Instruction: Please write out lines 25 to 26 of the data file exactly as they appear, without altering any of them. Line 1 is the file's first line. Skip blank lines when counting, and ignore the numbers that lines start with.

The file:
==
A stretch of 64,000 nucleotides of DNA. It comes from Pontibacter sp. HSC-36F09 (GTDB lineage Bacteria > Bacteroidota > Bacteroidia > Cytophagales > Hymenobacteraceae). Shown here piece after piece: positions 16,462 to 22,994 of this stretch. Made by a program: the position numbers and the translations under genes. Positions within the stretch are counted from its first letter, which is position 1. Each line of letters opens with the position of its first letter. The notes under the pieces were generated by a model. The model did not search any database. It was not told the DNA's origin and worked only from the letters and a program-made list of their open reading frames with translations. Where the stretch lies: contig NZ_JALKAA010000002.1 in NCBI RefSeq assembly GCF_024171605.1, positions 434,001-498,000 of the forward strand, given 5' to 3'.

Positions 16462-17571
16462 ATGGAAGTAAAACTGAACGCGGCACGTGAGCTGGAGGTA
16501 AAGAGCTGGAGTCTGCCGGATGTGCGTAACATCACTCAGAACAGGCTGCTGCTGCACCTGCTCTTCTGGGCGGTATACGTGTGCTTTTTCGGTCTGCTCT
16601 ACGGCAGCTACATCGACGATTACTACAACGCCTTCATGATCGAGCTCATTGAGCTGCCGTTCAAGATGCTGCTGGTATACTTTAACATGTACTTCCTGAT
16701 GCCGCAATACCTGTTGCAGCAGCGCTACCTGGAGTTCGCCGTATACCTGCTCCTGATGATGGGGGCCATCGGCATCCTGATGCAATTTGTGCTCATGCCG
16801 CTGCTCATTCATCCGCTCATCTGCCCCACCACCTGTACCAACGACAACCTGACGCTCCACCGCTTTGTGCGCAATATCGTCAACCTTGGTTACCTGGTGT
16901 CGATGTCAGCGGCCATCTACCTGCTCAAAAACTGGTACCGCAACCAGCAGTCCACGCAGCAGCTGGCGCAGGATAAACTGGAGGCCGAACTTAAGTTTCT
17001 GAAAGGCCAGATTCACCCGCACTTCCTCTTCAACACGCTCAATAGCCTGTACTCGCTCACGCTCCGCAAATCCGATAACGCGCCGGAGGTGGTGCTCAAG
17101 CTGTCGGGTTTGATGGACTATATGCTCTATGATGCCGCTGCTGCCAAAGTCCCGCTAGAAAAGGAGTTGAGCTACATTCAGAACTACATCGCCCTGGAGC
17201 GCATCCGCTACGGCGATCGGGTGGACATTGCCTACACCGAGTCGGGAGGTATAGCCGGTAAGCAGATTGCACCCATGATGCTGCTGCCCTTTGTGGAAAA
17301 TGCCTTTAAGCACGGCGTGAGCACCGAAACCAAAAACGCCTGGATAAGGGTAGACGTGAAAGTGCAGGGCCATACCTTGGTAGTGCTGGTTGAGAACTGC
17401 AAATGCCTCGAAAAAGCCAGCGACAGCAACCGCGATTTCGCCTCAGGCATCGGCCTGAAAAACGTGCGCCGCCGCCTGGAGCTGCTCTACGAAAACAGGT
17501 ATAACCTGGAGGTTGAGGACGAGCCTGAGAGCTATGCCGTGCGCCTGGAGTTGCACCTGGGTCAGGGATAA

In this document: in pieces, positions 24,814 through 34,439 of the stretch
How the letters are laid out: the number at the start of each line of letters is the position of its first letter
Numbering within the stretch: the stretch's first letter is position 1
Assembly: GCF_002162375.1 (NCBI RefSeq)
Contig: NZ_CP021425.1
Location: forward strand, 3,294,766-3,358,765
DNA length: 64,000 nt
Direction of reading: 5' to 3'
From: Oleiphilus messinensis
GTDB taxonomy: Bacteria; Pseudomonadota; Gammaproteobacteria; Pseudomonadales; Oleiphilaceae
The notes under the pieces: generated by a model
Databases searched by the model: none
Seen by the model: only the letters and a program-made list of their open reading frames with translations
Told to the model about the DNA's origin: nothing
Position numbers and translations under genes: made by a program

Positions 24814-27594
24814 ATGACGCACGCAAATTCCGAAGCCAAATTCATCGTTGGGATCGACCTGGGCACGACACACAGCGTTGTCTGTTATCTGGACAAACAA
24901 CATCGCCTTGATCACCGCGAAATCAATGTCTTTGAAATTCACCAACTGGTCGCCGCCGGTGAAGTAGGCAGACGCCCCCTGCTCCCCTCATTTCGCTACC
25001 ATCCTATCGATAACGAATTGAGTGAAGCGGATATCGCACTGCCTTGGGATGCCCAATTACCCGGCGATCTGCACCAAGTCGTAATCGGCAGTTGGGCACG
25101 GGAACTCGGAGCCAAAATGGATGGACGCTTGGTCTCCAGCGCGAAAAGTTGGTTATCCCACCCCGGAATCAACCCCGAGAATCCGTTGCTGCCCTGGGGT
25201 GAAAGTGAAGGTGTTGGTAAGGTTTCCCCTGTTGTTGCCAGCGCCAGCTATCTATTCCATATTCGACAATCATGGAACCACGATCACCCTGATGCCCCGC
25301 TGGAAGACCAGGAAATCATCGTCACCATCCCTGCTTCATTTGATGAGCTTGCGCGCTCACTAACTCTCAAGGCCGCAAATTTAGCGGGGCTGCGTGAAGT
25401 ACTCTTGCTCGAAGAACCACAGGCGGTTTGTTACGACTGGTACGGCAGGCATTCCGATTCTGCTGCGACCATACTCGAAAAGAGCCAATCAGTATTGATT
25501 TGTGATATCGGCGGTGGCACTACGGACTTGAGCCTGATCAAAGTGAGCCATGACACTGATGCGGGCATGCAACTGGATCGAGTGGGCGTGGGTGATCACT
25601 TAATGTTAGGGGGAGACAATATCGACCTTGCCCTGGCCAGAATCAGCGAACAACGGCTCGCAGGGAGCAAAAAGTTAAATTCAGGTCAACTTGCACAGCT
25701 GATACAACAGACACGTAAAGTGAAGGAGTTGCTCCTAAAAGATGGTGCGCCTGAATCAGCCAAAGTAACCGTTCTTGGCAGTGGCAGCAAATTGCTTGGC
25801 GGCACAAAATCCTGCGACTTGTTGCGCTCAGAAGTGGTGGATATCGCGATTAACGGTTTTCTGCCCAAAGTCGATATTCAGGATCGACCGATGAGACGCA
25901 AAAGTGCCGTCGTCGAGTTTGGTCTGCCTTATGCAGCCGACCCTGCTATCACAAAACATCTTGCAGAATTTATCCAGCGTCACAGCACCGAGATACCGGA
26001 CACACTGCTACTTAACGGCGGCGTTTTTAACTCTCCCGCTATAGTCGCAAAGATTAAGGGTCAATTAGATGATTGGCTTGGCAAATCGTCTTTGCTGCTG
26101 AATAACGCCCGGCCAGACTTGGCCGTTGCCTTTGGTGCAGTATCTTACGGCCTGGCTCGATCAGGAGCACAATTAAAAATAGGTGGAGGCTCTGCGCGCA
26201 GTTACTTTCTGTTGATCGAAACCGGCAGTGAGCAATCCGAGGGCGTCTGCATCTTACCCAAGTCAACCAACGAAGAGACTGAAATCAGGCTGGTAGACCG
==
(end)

The notes under the pieces: generated by a model
Databases searched by the model: none